And then I remembered that Wayne and I drove into Virginia City one day, by ourselves, and walked around. We went into the original Bucket of Blood Saloon (still standing  & still in business since 1875). We saw the famous Suicide Table, which had the losing poker hand spread out there, eternally.

The whole thing was really cool. I don’t know if it’s the same Bucket of Blood from “Stagger Lee” fame, but it is the original historic saloon from Old West days.

So then I wondered if we had taken any photos inside the saloon. Wayne was an avid picture taker (this was long before smart phones).  So I got out of bed and actually looked through old photos. But all I could find was a photo from the old Virginia City graveyard. (It was really cool.)

And then I also found a photo he took of me on our Honeymoon — on the Mississippi River! I had forgotten all about that. We were leaving Elvis territory in Memphis, heading into Johnny Cash territory in Arkansas…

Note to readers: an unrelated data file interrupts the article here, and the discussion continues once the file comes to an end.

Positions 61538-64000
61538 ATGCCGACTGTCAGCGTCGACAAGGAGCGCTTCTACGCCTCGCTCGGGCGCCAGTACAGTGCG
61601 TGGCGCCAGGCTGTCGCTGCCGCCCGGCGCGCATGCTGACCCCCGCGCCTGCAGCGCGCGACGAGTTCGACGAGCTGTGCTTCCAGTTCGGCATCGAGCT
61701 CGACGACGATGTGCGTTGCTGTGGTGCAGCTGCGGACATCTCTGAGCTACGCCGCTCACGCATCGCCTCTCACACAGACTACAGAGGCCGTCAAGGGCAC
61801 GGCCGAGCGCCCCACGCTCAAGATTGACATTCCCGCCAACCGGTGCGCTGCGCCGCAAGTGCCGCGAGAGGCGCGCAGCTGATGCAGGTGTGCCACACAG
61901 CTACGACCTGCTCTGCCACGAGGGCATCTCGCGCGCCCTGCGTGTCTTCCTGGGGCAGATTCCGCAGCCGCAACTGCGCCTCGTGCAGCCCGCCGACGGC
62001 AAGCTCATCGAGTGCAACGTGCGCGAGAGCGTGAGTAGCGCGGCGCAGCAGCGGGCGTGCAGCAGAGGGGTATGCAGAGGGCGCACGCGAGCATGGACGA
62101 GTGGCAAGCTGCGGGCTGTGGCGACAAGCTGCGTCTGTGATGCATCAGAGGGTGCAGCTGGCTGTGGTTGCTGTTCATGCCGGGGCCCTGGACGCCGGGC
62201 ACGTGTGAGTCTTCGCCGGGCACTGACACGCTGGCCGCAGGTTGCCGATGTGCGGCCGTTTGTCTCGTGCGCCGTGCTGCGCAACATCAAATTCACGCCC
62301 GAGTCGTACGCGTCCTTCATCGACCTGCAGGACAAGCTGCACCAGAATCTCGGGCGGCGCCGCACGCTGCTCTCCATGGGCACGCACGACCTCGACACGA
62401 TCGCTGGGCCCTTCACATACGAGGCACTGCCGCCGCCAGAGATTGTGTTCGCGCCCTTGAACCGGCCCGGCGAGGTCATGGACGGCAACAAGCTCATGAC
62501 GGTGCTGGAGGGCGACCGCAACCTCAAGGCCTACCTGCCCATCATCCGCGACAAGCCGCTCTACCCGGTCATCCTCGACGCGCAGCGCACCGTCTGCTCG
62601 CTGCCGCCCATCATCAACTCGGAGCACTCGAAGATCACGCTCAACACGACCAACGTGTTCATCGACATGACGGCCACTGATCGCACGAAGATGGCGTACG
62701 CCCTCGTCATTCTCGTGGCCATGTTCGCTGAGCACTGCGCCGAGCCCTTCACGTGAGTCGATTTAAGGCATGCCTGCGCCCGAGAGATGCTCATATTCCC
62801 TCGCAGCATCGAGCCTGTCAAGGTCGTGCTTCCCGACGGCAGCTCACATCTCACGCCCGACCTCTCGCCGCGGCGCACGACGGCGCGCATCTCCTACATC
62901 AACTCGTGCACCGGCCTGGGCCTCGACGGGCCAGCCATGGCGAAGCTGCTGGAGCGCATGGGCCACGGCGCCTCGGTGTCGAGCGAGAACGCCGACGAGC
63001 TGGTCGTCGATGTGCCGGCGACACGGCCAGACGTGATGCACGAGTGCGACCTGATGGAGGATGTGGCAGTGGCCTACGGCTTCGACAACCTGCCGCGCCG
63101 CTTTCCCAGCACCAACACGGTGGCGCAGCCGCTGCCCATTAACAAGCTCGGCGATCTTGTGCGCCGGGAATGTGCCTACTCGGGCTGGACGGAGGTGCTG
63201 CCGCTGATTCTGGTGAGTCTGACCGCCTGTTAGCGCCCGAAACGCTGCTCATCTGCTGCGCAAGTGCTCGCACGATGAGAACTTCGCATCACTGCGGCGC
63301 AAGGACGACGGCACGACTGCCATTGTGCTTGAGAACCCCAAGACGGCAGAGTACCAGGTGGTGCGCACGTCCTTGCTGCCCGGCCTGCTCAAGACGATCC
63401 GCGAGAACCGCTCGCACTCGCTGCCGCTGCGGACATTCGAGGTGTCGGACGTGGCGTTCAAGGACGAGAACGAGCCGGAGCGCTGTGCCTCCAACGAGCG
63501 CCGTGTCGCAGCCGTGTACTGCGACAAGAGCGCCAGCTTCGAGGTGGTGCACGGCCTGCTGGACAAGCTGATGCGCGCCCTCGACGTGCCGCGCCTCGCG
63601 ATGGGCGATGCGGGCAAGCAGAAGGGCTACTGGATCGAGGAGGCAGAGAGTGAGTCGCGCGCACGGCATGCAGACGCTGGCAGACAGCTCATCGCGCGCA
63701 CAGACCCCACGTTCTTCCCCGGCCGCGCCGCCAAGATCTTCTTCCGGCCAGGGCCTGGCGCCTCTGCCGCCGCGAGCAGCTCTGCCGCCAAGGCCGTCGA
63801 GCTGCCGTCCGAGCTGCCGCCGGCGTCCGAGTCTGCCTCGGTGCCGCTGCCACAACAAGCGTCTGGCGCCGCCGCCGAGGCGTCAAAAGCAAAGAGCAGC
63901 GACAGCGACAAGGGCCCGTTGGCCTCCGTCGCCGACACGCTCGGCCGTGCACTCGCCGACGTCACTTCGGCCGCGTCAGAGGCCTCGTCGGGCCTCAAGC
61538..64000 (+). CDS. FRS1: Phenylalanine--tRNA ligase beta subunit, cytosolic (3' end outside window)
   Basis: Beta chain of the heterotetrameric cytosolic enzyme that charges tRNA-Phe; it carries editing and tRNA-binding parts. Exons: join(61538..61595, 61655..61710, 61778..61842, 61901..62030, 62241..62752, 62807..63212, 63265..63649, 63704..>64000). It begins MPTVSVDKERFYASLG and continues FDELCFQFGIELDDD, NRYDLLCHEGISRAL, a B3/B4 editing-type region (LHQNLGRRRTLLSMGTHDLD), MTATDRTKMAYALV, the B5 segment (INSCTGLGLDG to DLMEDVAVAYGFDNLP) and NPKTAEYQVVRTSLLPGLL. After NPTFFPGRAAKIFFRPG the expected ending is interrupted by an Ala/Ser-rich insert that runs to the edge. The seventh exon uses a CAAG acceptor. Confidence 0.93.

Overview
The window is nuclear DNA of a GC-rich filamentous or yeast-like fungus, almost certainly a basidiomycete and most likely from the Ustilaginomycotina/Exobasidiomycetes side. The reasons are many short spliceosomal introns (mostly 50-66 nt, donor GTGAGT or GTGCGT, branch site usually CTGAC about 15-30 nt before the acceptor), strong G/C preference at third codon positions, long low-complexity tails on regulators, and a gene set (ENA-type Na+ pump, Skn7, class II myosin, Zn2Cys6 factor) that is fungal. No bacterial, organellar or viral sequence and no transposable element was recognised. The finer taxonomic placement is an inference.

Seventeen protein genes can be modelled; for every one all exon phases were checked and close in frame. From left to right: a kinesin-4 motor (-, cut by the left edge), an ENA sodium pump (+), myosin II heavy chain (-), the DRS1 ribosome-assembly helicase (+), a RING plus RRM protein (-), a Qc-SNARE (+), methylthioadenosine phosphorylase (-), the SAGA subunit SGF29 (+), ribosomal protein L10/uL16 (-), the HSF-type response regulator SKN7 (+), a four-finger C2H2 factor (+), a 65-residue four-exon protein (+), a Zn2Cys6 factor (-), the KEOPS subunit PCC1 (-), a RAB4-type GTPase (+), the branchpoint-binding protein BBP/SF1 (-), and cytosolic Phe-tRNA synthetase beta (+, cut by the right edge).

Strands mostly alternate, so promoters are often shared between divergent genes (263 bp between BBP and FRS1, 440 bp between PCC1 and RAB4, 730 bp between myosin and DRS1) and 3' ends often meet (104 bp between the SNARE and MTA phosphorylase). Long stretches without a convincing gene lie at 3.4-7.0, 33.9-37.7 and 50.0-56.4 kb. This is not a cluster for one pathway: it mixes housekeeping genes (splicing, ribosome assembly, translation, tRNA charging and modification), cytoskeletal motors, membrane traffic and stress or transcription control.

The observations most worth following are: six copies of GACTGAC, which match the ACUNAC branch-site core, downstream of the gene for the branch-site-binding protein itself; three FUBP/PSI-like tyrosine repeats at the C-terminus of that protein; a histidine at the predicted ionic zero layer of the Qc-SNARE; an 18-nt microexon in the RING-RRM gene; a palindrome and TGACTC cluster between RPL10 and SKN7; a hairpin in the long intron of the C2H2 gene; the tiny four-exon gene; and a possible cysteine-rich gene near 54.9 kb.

Me on the Mississippi River in 1993, after we left Memphis. We were somewhere in Arkansas.

I remember that everything we ate in Arkansas tasted really good but absolutely everything was deep-fried. Wayne’s paternal family was from Arkansas, so a lot of his childhood was spent there.

This was his grandfather’s grocery store back in the 1920s. It had been abandoned for decades, but was still just standing there, outside of Paragould, Arkansas.

Wayne’s grandpa’s grocery store from the 1920s, in Arkansas. Photo taken in 1993.

We stayed in this really wonderful motel (tacky, run down; I think it cost about $17 a night), in Paragould, AR.  It’s heyday was long gone. It had a built-in swimming pool that was cracked and empty and had been, forever. The chain link fence surrounding it was nothing but rust. You could tell that, at one point, it had been a really ideal place.

When I wrote the short story “Til Death” many years later, in my mind, I placed it at that old rundown motel in Paragould. (The story is up there in The Vault section of the blog. It’s a story about a woman facing the onset of middle-age after her husband has been executed for murder. It’s erotic, though, so here’s the  disclaimer: Contains sexually explicit material and non-eroticized themes of rape, murder, and execution that could be upsetting to some readers.)